In the story we are supposed to believe in 160 years, no one has explored this planet beyond the one little valley they live in. No one has pushed building tools, boats or other things beyond the most basic, basic level. I get it was such a lush forest that no one really had to work for anything until the population grew but these people knew all about earths technology and didn't try to duplicate things as simple as the wheel.
Everyone sleeps with everyone and no one really cares. Yeah sure they are a little jealous but it's just accepted. No one even knows who the fathers of the children are. I understand in world with no diseases people may have lots of free love, but I couldn't buy there were no monogamous couples, no family units at all.
In a 160 years no one has killed another person.
In a 160 years no one has raped another person, even though the "Batface's" and "Clawfeet" men weren't popular with the women and didn't get to "Slip" like the other guys.
Then after 160 years of all of this going on one boy changes everything and within a couple years people start acting like people.
Definitely not my thing. More of a romance novel than fantasy. I'd call it a starter book for Laura Hamilton. Never read any Twilight but I can only guess this is what it was like.
I dove right into this one as soon as I finished Hard Magic and I wasn't disappointed. If you like the first then you'll like this one too. There are great writing with interesting characters. The second book has basically become the X-men with magic instead of mutants, in 1930's but it's done extremely well. And who knew Bronson Pinchot was a narrating genius. I'll be going back to listen to anything he's done.
I bought this book thinking it was the sequel to "Lost Gate" . I also listened to the first one in this series and thought it was average at best. So I knew what was going on, but the problem is I just didn't care. I thought there was a lot of boring discussions and bickering in the first book. Little did I know, Card had barely scratched the surface. The characters argue so much I found myself hoping the ships would come and destroy them.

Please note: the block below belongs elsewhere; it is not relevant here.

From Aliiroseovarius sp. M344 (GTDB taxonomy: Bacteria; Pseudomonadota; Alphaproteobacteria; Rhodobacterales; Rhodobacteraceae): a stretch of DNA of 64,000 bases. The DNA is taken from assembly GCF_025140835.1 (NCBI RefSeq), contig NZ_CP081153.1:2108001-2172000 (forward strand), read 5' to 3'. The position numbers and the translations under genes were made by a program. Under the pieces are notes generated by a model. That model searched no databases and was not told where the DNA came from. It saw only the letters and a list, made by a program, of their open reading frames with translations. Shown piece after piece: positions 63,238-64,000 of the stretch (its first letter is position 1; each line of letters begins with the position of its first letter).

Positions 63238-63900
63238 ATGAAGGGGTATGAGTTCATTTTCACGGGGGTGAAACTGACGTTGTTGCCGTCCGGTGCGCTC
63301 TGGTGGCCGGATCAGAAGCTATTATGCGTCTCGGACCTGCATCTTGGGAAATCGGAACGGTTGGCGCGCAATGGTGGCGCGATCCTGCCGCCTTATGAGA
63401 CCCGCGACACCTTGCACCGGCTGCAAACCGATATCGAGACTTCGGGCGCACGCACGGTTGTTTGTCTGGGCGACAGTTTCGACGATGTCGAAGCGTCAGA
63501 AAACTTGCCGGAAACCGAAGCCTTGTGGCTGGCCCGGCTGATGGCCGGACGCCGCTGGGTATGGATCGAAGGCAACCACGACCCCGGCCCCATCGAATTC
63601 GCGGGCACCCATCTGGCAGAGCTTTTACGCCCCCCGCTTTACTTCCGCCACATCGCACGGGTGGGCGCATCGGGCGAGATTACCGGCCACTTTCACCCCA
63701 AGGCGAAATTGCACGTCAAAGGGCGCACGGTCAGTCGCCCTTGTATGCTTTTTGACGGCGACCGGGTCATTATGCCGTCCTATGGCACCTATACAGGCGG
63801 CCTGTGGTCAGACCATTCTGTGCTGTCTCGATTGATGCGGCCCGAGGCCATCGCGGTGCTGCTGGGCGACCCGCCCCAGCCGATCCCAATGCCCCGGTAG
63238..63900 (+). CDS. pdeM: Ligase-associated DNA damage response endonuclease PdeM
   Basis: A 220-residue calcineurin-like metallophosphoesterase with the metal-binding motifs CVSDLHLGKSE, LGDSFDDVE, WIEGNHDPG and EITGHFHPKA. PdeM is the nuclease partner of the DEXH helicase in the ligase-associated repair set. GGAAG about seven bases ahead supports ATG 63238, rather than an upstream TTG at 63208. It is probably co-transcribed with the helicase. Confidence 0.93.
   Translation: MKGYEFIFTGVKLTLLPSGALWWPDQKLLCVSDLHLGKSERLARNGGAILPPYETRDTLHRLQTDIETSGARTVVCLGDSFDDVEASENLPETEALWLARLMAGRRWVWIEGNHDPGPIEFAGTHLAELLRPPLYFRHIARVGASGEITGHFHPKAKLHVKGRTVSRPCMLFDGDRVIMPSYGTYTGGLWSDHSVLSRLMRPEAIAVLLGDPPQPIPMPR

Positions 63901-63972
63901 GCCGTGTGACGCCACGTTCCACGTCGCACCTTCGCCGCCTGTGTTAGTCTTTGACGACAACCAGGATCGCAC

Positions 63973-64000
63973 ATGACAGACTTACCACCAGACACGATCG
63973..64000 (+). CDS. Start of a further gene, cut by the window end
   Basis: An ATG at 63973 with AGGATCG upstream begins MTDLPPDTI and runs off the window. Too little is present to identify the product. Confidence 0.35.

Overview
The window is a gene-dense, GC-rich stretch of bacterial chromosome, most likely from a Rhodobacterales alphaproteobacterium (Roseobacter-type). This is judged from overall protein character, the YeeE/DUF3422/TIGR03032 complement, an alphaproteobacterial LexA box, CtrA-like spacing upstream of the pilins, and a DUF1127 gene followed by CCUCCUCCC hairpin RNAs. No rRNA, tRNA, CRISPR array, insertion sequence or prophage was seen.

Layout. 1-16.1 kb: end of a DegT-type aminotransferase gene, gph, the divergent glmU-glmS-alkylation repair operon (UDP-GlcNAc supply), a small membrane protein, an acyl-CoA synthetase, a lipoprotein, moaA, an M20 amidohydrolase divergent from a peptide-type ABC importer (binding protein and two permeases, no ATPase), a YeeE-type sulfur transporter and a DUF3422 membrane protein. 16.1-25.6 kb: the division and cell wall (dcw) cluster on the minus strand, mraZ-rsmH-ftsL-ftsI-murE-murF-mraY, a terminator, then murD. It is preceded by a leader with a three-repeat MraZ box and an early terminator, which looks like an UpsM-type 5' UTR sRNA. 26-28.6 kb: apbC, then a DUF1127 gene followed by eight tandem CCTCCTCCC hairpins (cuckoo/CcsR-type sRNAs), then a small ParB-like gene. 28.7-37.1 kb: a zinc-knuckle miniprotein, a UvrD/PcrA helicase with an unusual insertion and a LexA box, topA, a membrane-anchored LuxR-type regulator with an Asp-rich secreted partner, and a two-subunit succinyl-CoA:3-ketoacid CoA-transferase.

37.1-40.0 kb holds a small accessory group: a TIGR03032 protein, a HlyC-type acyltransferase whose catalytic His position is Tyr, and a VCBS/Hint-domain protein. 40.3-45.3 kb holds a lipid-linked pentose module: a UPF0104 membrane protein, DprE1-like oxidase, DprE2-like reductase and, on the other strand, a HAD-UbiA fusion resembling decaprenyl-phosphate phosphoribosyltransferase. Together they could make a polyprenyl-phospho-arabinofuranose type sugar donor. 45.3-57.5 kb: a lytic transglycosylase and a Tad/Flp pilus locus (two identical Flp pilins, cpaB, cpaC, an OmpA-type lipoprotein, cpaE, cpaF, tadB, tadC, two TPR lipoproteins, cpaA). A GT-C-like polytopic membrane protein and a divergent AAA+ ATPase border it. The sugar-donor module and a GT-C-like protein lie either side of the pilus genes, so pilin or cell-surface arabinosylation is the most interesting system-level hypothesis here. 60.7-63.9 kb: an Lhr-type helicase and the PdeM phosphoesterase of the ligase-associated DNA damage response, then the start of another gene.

Hopefully the title "Ruins" is not an indication of the direction Card's writing is going, but if he keeps producing books like this that is where it will end up.
Hill plays with some interesting ideas but it never gets that, on the edge of your seat sense of desperation he achieved in "Heart Shaped Box". Its still worth a listen, but I keep hoping he will get back there.
I honestly went to download the next part and realized that was it. After I realized there wasn't a second part I accepted there was an ending but it was rather unsatisfying. Don't understand all the great reviews. Granted it could set up a second story with a bigger conflict, I still thought it was OK at best. The bad guys actions just didn't make much sense to me.
I’ve enjoyed the Odd series, but it seems to be moving from entertaining to average. Mr. Koontz seems to have some issues with modern day society and he uses Odd to voice all of his complaints. He has done some of this in all of the Odd books but it seems to gotten out of control and has become quite distracting. It would be great if Knoontz could get back to the form of some of his earlier work like “Out the Corner of His Eye” or “The Face” where he would take time to build suspense and develop his characters.